A look back at our record-breaking 5th year.
2020 was our most successful year ever for both visitors and page views. We averaged more than 1,500 visitors per month, and in fact only one month (January) failed to record under 1,000. A big thanks to everyone for stopping by!
In terms of page views, we averaged more than 2,000 per month and with no month recording fewer than 1,500. Four months broke the 3,000 views barrier (this had happened only once previously), ten of the twelve months recorded their highest-ever totals, and in fact 7 of our 10 best months of all time occurred in 2020.
It’s worth noting that these numbers were achieved without any one posting going viral, as happened in 2017 with our “Cell Biologist’s Guide to Fine Dining” – rather, they represent a significantly raised baseline. It’s notable too that 2020 actually had the fewest number of postings of any calendar year to date, an impact of the increased parenting load caused by the coronavirus pandemic.
As always, a huge thanks goes to YOU, our readers. TIR began as a means of scratching a creative itch once parenting made it impossible to continue doing theatre as an extra-curricular activity, and it’s been amazing and wonderful and awe-inspiring to watch it slowly acquire a life of its own. The content is the most important thing, but the fact that the content is attracting traffic and seems to be striking a chord with people is just wonderful. Thank you all again for reading, sharing, liking, and commenting on the material. It means the world to me.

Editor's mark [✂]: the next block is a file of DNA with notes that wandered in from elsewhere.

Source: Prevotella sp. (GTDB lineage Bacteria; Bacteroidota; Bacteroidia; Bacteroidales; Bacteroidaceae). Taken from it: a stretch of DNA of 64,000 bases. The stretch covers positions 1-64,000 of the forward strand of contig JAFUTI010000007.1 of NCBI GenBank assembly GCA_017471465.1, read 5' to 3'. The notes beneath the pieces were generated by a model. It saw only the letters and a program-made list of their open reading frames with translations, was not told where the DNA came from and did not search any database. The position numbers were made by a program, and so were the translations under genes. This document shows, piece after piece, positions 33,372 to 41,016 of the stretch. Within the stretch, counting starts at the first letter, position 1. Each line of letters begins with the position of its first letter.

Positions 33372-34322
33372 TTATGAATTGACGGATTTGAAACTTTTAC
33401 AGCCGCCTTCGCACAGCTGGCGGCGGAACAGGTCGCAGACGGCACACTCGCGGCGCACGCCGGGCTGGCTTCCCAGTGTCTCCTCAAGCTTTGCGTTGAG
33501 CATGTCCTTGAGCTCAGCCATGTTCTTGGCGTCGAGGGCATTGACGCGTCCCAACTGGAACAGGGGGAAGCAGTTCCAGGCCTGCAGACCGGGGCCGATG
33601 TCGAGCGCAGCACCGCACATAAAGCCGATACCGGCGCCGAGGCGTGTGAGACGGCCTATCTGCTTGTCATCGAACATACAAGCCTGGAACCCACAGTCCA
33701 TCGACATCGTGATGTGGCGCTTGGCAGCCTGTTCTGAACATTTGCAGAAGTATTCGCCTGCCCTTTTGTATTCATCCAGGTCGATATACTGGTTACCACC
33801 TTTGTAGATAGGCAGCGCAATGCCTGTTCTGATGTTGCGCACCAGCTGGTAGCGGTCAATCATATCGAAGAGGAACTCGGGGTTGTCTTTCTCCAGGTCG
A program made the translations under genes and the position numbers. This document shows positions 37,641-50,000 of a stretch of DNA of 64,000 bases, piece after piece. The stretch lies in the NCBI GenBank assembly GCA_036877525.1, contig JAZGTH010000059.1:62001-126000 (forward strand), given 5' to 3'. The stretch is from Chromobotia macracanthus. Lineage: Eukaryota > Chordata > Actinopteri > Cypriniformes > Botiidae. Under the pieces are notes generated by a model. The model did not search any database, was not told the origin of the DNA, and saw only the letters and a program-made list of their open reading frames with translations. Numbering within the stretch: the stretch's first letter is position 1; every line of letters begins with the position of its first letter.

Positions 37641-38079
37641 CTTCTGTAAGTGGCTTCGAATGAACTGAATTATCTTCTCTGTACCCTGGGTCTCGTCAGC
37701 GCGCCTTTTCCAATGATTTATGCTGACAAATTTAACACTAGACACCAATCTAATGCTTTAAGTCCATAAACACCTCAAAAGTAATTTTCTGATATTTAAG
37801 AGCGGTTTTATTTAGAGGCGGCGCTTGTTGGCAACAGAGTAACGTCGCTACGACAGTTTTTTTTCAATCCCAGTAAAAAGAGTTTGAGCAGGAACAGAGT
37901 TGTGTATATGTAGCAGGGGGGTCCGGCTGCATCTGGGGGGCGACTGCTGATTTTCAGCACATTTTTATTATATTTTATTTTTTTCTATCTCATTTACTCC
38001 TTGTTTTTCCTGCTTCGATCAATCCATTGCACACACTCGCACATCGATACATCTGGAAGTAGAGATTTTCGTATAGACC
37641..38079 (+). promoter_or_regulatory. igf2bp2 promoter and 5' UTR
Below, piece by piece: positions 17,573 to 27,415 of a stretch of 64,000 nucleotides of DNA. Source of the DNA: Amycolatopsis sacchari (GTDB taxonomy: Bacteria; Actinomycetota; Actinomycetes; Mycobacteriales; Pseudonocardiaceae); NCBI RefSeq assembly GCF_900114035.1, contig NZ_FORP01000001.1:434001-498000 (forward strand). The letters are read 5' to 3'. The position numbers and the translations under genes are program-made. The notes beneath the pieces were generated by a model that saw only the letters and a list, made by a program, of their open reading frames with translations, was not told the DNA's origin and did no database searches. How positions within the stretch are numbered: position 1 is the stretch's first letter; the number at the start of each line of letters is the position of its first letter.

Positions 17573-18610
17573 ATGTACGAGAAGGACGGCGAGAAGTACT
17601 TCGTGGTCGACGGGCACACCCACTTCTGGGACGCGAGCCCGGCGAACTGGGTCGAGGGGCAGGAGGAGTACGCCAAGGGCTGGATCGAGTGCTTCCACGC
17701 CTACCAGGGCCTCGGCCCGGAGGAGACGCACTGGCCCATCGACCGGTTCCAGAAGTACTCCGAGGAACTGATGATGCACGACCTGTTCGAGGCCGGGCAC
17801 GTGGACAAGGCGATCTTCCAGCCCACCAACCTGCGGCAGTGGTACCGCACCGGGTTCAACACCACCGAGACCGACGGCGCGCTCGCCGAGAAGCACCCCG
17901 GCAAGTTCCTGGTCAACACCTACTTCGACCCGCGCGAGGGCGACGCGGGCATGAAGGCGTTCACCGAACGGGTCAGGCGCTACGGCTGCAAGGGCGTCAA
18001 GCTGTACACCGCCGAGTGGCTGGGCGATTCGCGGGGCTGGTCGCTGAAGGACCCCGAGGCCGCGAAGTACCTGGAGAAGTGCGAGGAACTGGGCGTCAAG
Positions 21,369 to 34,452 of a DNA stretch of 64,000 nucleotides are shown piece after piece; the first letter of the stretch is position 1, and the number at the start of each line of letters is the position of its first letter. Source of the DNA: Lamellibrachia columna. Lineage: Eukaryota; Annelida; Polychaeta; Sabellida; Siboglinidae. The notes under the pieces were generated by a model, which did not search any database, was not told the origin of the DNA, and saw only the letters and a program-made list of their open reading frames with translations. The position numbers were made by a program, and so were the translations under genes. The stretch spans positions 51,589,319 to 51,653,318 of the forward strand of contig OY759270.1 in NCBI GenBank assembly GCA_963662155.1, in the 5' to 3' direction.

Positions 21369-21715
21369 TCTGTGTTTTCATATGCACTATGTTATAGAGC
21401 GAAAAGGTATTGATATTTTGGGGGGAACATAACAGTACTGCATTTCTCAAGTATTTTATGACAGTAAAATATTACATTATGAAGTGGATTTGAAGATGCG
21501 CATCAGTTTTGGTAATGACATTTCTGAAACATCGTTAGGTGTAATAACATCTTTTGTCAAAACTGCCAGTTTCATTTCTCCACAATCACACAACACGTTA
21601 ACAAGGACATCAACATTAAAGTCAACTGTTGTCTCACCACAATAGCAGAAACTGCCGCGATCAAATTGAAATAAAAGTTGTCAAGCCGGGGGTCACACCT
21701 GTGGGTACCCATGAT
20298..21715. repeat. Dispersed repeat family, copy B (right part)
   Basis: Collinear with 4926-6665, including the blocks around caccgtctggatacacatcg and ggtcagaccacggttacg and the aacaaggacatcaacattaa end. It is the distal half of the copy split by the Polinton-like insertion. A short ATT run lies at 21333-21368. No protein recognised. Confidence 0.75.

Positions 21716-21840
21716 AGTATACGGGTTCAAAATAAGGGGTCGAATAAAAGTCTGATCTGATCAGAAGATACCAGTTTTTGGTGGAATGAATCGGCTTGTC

The top postings:
For the record, our top postings in 2020 were:
1. Seeing triple (a short guide to experiment reproducibility)
2. Please allow me to introduce myself… (a short guide to writing postdoc approach e-mails)
3. Check the technique (a short guide to critical reading of scientific papers)
4. Catechism (a short guide to asking questions in seminars)
5. Black Lives Matter – an interview with Dr. Calvin Tiengwe
6. Great scientists, great moustaches (A Movember posting)
7. Hat tip: let’s hear it for the good guys
8. Black Lives Matter – an interview with Professor Derek Applewhite
It’s worth noting here that our “how to…” guides are dominating the traffic listing, and we’ll continue to provide more advice on improving soft skills and other aspects of scientific training.
In terms of non-“how to…” postings, the top opinion/commentary/other postings in 2020 were:
1. Black Lives Matter – an interview with Dr. Calvin Tiengwe
2. Great scientists, great moustaches (a Movember posting)
3. Hat tip: let’s hear it for the good guys
4. Black Lives Matter – an interview with Professor Derek Applewhite
5. The cell biologist’s guide to fine dining
6. The 9 types of academic authors
7. Self isolation…with kids
8. The nine types of peer reviewer
Usually, TIR postings cycle through each of the category headings (mentoring, funding, life at the bench, etc.), but once the coronavirus pandemic had struck there seemed little point in writing about anything else. Consequently, a new posting category of “Coronavirus 2020” was started, and the opinion/commentary pieces began to track more closely to the news cycle. It’s been fun trying to keep up with a rapidly-evolving situation, while still attempting to provide a perspective that’s not necessarily found in the news media.